Bealach na Ba loop by Lee Craigie

By: 
Lee Craigie

Bealach na Ba loop by Lee Craigie

Lee Craigie is part of The Adventure Syndicate, a Cycling UK affiliated group. It is a collective of female endurance cyclists whose aim is to increase levels of self-belief and confidence in others (especially in women and girls) by telling inspiring stories, creating an encouraging community and delivering enabling workshops and training. Here's one of her favourite off-road loops in the Highlands. 

I’m not the only fan of this route. In fact, local events company Hands On Events have made it into a very popular sportive in the summer months with a 144km and 72km option to suits different tastes. In fact the first time I rode it was under these conditions. We all gathered in the community hall in Kinlochewe early one June morning and signed our participation agreements before dibbing our own individual timing chips and rolling south east back up the road towards Achnasheen in the direction of Inverness.

From Achnasheen, it’s then usually a bash into a head wind all the way to the foot of the infamous Bealch Na Ba on the west coast but if undertaking this under sportive conditions it’s possible to hide in the bunch of other riders and save your breath in readiness for the hills ahead. The Bealach has rightly earned its reputation. Starting at sea level and rising to 626m in 9km, the road resembles one more often found in the French or Swiss Alps. It’s a tough climb certainly but in my opinion it’s not nearly as hard as the remainder of the route.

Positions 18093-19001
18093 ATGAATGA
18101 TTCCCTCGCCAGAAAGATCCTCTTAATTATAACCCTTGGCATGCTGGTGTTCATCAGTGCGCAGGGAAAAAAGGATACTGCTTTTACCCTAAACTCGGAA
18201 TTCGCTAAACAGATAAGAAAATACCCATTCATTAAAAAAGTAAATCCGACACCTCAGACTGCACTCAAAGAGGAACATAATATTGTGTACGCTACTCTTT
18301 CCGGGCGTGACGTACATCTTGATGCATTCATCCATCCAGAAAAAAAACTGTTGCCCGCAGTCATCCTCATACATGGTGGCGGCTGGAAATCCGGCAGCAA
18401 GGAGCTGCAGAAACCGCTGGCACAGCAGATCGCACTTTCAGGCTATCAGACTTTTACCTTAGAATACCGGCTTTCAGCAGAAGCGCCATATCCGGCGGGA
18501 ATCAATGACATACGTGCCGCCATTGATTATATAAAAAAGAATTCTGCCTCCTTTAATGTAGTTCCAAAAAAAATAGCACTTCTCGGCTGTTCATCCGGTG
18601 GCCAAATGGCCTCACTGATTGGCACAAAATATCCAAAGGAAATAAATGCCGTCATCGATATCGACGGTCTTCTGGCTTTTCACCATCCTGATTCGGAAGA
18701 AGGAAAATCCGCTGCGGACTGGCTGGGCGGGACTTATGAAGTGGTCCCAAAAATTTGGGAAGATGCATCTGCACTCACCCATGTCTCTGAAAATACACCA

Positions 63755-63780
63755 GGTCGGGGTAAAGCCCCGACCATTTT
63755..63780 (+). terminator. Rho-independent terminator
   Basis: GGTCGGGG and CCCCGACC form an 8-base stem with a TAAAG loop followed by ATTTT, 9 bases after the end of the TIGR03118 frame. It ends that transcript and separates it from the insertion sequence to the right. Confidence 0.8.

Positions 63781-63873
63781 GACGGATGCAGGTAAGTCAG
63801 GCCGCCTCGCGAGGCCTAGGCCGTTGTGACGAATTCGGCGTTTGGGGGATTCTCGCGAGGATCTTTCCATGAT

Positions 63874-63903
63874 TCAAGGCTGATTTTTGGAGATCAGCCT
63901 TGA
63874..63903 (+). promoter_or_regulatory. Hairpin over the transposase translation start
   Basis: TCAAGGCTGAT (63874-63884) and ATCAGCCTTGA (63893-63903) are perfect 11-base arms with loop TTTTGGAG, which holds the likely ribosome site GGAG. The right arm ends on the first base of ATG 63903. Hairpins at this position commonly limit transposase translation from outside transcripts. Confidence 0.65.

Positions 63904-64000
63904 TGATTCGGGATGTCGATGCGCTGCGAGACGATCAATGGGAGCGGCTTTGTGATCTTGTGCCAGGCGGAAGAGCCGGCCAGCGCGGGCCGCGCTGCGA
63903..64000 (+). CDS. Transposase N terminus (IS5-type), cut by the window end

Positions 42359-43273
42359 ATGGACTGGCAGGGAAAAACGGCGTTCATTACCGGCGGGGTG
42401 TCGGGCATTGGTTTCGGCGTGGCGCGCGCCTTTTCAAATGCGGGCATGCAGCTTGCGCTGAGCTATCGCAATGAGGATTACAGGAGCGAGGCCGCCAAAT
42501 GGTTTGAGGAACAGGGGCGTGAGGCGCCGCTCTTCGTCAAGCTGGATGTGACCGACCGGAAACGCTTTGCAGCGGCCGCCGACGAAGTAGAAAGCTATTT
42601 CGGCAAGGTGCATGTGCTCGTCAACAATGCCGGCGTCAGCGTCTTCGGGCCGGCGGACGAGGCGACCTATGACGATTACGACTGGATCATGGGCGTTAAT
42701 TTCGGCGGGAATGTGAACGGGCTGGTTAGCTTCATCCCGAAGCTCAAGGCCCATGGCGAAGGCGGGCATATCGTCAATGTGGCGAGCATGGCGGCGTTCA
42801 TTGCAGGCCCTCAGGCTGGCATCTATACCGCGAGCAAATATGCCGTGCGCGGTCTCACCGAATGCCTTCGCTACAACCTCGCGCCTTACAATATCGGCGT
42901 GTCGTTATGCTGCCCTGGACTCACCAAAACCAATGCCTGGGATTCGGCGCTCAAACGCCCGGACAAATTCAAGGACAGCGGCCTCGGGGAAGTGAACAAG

Once you’ve reached the top and (if it’s a clear day) marvelled at the exquisite views out to Skye and Lewis, don’t then spend the descent down to Applecross congratulating yourself too much. What follows is a torturous but stunning rolling coastal singetrack road all the way round to Sheildaig. The good news is if you’re not trying to get a fast time over the route, The Applcross Inn or Walled Garden at the start of it will fuel you and Nanny’s Café at the end will replenish you and from there it’s a simple a 27km flattish road through the foot of spectacular Glen Torridon to return you to Kinlochewe. 

This truly is Scotland at its most dramatic from the road. It’s got a high climb straight out of the sea, a singletrack coastal road out on a peninsula and two classic deep mountainous glens to ride through and it includes some great food stops. Don’t forget about them.   

 

 

Lee Craigie riding from Kirkhill to Kintail
Lee Craigie riding from Kirkhill to Kintail
Length 
91.8
Level of ride 
Experienced
Type of bike 
Road bike

Disclaimer

All routes are followed at a rider’s own risk. These routes are intended to be general guides: please observe all road signs, waymarks and other specific on-route instructions. Neither Cycling UK nor individual route authors can be held responsible for any errors or consequences that arise from using this route information.

Essentially: go out, be sensible, have fun.